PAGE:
Tunisia: On the Road to Nowhere

This post originally appeared at the Council on Foreign Relations (CFR): Steven Cook’s From the Potomac to the Euphrates blog. Steven Cook is a Middle East’s expert and a senior fellow at CFR. He just visited and wrote this insightful.  I repost here with permission. Enjoy…



“The only things [that have] changed are the names of the streets. They used to be [called] November 7, now they are [called] December 17.”

A young Tunisian said this to me in Sidi Bouzid on Sunday. For those less familiar with Tunisian history, on November 7, 1987, Zine al-Abidine Ben Ali pushed the country’s founder, Habib Bourguiba, from power in a palace coup, and December 17, 2010, is the day when Mohammed al-Bouazizi set himself on fire in front of the governorate building in Sidi Bouzid—an act of desperation that began the Tunisian uprising that deposed Ben Ali almost a month later. The quote is a simple and powerful rebuke to the oft-repeated phrase that Tunisia is “the one Arab Spring success story.” The country is not yet a success, but it also is not a failure.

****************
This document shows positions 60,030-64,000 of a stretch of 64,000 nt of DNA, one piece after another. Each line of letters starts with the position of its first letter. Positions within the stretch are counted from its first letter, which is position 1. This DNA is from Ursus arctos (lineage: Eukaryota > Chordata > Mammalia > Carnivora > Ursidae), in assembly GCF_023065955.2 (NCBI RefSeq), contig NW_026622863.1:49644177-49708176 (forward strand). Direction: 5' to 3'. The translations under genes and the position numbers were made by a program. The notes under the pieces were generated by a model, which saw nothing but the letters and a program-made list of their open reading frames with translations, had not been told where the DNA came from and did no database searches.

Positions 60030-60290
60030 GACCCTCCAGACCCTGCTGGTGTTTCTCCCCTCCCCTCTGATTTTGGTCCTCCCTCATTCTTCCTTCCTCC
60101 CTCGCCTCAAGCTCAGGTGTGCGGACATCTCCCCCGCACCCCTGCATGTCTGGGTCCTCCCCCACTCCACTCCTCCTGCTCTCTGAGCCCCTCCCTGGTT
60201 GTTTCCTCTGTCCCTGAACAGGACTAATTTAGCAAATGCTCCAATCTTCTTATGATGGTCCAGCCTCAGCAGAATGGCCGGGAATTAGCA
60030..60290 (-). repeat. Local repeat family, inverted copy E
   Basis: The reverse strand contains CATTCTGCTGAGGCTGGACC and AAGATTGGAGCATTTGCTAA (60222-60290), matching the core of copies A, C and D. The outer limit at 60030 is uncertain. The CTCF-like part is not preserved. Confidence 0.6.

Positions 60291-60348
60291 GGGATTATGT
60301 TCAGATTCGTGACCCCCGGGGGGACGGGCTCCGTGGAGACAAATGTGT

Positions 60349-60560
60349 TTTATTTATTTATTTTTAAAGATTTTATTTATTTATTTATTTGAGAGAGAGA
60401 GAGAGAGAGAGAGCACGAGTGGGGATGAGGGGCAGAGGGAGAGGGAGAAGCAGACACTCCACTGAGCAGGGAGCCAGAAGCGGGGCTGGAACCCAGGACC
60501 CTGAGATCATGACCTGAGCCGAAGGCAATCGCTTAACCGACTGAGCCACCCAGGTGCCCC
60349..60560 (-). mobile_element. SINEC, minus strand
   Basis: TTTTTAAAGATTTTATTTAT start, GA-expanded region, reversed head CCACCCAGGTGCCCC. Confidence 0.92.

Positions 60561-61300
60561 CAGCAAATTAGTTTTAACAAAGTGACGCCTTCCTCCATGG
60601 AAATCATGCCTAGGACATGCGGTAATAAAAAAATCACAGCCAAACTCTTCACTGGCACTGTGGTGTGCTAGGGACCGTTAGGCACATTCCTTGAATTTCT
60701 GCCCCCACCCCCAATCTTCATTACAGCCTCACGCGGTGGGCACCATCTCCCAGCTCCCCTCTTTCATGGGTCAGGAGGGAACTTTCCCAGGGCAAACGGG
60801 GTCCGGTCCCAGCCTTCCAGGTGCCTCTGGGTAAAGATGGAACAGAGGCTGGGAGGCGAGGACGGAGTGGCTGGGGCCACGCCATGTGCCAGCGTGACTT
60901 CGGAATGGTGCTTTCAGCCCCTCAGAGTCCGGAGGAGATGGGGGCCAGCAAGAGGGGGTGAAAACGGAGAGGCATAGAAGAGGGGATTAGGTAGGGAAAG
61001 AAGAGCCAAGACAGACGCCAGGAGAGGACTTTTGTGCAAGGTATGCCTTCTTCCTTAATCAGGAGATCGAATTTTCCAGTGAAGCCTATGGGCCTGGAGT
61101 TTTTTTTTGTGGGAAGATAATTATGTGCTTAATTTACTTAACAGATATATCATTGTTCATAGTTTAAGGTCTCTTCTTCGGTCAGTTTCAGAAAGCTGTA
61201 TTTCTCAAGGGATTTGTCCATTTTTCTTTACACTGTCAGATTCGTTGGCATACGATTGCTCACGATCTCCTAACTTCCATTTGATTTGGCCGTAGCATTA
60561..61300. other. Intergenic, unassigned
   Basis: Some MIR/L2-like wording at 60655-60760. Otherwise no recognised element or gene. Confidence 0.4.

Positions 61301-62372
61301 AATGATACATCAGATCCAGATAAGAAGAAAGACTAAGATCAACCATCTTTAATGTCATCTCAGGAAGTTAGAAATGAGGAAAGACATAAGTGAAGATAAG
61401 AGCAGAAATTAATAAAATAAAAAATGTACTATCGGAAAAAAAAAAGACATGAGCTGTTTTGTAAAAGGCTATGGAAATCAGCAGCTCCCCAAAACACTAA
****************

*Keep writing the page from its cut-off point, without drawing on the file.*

Read more here >>

About nervana111

Doctor, blogger and Commentator on Middle East issues. The only practising doctor who write in Middle Eastern politics in UK.
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